# More on Random Variables

Expectation :: Properties :: Pairs :: Independence :: Two R.V.S. :: Functions :: Inequalities :: Conditional :: General

## Expectation

When we say ''expectation,'' we mean ''average,'' the average being roughly what you would think of (i.e., the arithmetic average, as opposed to a median or mode). For a discrete r.v. , we define the**expectation**as

For a continuous r.v., we define the expectation as

Now a bit of technicality regarding integration, which introduces
notation commonly used. When you integrate, you are typically doing a
Riemann integral:

In other words, we break up the interval into little slices and add up the vertical rectangular pieces.

Another way of writing this is to recognize that

and that in the limit, the approximation becomes exact. Note, however, that this is expressed in terms of the c.d.f., not the p.d.f., and so exists for all random variables, not just continuous ones.

This gives rise to what is known as the Riemann-Stieltjes Integral:

We write the limit as

This notation ''describes'' continuous, discrete, and mixed cases. That is,

We have defined the Riemann-Stieltjes integral in a context of
expectation. However, it has a more general definition:

When , this reduces to the ordinary Riemann integral. Sufficient conditions for existence:

- of bounded variation
- and continuous on

- of bounded variation
- continuous

In a directly analogous way we define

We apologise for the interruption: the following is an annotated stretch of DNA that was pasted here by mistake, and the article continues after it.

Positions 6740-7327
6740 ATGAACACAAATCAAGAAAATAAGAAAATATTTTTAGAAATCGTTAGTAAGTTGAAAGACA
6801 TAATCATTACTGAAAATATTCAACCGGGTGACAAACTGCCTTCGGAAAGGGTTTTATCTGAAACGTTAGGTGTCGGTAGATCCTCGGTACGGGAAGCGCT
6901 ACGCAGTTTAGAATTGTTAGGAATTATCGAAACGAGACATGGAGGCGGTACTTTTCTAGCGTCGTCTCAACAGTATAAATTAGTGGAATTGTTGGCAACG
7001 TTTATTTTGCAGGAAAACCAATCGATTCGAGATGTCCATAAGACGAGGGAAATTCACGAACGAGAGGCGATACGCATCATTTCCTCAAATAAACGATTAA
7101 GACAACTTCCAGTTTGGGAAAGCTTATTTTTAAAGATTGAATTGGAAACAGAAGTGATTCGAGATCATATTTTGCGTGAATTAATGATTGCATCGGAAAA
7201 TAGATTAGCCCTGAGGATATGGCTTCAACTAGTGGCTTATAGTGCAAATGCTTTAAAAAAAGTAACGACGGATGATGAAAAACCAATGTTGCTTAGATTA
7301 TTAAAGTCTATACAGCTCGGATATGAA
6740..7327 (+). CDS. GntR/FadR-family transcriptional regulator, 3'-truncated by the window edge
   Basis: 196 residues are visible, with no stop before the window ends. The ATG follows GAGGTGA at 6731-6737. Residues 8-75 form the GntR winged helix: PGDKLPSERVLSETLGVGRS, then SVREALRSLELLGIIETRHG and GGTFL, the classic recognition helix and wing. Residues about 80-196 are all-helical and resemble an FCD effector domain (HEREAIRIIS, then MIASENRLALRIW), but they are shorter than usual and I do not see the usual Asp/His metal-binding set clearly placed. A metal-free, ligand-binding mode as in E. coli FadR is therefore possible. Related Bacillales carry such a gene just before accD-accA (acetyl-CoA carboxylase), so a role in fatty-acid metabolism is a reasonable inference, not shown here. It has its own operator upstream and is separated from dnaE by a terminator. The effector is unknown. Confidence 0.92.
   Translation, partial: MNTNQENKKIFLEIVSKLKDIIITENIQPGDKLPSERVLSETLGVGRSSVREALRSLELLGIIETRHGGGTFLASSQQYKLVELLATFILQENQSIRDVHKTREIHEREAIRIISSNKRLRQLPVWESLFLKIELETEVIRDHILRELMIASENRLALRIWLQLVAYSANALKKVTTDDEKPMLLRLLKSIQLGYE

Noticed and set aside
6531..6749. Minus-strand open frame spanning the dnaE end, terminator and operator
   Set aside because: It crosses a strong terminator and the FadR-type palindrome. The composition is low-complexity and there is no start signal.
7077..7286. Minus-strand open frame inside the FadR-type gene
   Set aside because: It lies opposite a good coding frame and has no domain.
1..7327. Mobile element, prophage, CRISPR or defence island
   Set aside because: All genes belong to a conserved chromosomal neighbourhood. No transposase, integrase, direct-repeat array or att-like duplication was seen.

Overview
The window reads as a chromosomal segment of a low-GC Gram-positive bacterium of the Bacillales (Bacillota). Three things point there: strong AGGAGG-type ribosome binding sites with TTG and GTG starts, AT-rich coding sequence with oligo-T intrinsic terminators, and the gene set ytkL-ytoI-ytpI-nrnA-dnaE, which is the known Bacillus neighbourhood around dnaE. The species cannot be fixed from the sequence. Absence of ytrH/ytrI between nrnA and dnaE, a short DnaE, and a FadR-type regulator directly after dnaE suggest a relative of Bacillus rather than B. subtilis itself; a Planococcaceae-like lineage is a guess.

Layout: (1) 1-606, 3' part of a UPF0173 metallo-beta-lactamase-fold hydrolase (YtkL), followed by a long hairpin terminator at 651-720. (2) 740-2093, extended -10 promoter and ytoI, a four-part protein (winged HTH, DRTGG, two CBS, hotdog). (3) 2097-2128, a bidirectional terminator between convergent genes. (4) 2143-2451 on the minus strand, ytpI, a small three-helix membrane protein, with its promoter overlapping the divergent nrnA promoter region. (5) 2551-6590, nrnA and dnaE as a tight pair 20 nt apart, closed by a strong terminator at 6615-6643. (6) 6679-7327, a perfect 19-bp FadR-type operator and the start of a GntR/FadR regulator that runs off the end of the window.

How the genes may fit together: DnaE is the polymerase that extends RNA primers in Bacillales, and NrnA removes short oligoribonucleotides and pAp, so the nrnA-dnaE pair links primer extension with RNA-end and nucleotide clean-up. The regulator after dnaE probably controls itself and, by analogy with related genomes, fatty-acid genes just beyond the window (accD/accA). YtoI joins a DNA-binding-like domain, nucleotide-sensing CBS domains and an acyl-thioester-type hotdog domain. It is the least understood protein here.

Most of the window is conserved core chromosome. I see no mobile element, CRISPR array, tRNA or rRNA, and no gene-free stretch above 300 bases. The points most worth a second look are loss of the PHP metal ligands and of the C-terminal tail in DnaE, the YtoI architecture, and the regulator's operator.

Now consider the r.v. .

Note that is the representation of the limiting value

which, in the limit is equal to , when . Thus

Let us put this in more familiar terms: If , then

One might think that finding would require finding . However, as ( 1 ) shows, all that is necessary is to substitute for in the expectation. This is sometimes called the

*law of the unconcious statistitian*, since it can be done nearly thoughtlessly.

An interesting result is obtained through the use of
**
indicator
**
functions. Let
be defined by

In other words, the indicator function indicates which its argument is in the set which is the subscripted argument.

We define a
**
simple function
**
as one which is a linear combination
of indicator functions: For some collection
,

This gives us a piecewise-constant function on . It also defines a random variable.

Note that the collection need not be disjoint. However, we can
shuffle things around to write the function as

where the s

*are*disjoint, and where the s are unique. Note that

Now note that

Based on this, and the disjointness of the , we can write

There are many instances where indicator functions are used to get a ''handle'' on the probability of an event.

Now we will get a bit more technical, dealing with some issues related
to the existence of expectations. We have seen how to define
expectations for simple functions (which are random variables). But
what about more general random variables? Let
be a random
variable. We
*
define
*

where the means ''least upper bound'', and the limit is taken over all simple functions satisfying . It can be shown that this limit always exists, though it may be infinite. There is thus no question of convergence or anything like that.

Generalizing further, let
be an arbitrary r.v. Since the previous
result holds for non-negative random variables, let us split
:

where is the positive part and is the negative part:

Now and have well-defined expectations. We take

which is defined in every case except when and are both infinite (in which case the difference is undefined).

Let us examine the expectation in light of the Riemann-Stieltjes
integral. We define

This is a stronger sense of the limit than, for example

For example, has an integral in the latter sense (which is equal to 0), but not in the former sense.

Now we will consider an example of a density where the expectation
does not exist.